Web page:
To David Horovitz [Jerusalem Post editor-in-chief]:
I am disappointed that you have chosen not to respond to my query below, regarding the Jerusalem Post's censorship of Edwin Bennatan's blog article.
Today, I found a new notice* posted on this same blog, which surprisingly acknowledged that "the Jerusalem Post found nothing improper in Mr. Bennatan's article itself". In spite of this, the notice says, the article "was removed from this site last week in resolution of a legal dispute concerning 'talkback' comments posted in response to his article".
If there were indeed defamatory or libelous talkback comments, then I can certainly understand why the Post would remove them. I can even understand why the Post might pay Mr. Freedman damages for libel. But what legitimate explanation can there possibly be for removing the article itself, which, according to Post's own statement, contained "nothing improper"?
It is painfully clear what happened here: Mr. Freedman obviously threatened legal action, and blackmailed the Post. Removal of the offending talkbacks along with an apology was not enough for him, and neither was an offer of a cash payment. No, Freedman wanted more, didn't he? He wanted the Post to censor an article that contained embarrassing criticism of his political opinions. And the Post cravenly complied.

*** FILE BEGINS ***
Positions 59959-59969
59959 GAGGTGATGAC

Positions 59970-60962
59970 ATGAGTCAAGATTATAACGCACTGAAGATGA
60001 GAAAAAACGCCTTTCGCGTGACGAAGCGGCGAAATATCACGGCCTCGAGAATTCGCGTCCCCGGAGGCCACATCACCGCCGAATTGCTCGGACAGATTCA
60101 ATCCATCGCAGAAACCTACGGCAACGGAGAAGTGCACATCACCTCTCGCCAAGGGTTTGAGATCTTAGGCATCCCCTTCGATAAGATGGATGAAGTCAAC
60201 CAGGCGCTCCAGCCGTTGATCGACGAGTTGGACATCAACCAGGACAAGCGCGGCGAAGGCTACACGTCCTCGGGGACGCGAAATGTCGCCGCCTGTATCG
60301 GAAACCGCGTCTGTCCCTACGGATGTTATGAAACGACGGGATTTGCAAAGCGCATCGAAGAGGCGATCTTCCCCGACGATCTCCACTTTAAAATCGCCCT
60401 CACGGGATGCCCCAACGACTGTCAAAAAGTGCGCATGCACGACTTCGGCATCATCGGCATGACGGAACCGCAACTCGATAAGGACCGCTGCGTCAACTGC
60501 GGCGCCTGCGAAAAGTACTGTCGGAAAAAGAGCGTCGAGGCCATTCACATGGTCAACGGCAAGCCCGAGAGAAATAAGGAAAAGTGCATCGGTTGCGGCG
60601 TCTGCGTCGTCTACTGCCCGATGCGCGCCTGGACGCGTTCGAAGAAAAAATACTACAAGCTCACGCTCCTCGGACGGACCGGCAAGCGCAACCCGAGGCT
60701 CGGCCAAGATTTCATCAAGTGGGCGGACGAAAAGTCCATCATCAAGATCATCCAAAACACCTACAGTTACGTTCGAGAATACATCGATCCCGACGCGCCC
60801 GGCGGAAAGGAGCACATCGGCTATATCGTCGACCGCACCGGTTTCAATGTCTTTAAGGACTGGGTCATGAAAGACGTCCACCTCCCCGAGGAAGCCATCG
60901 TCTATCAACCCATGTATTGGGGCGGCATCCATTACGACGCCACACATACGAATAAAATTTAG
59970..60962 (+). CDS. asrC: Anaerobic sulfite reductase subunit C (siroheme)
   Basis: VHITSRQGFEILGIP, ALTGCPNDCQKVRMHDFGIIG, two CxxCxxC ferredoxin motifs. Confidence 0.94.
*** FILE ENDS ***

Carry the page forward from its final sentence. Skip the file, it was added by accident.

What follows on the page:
The Post's capitulation to extortion raises serious questions about your paper's commitment to fundamental journalistic ethics: If a little-known two-bit extremist blogger is somehow capable of forcing the Post to completely censor an opinion piece that politely criticizes his opinions, then who is to say that powerful political figures cannot – and do not – force the Post to do the same thing, or worse? What reason is there to assume that the Post is not refraining from publication of criticism, or embarrassing information, regarding individuals far more important and powerful than Seth Freedman – people who might blackmail the Post into hiding things they don’t want the public to see, just as Freedman has?
If you have a legitimate explanation for your paper’s behavior in this matter, I’d certainly be interesting in hearing it.
In a related matter, I ask you once again: To which "charity", exactly, has the Jerusalem Post contributed money at Mr. Freedman's behest?
UPDATE: This morning, the notice was at the top of this page. But apparently, the Post had second thoughts, and removed the notice a few hours later. However, they seem to have forgotten to remove it from this other page containing the same blog article. I changed the link above to use the page that still contains the notice. And I've saved a copy, of course, in case the Post removes the notice from the second page as well.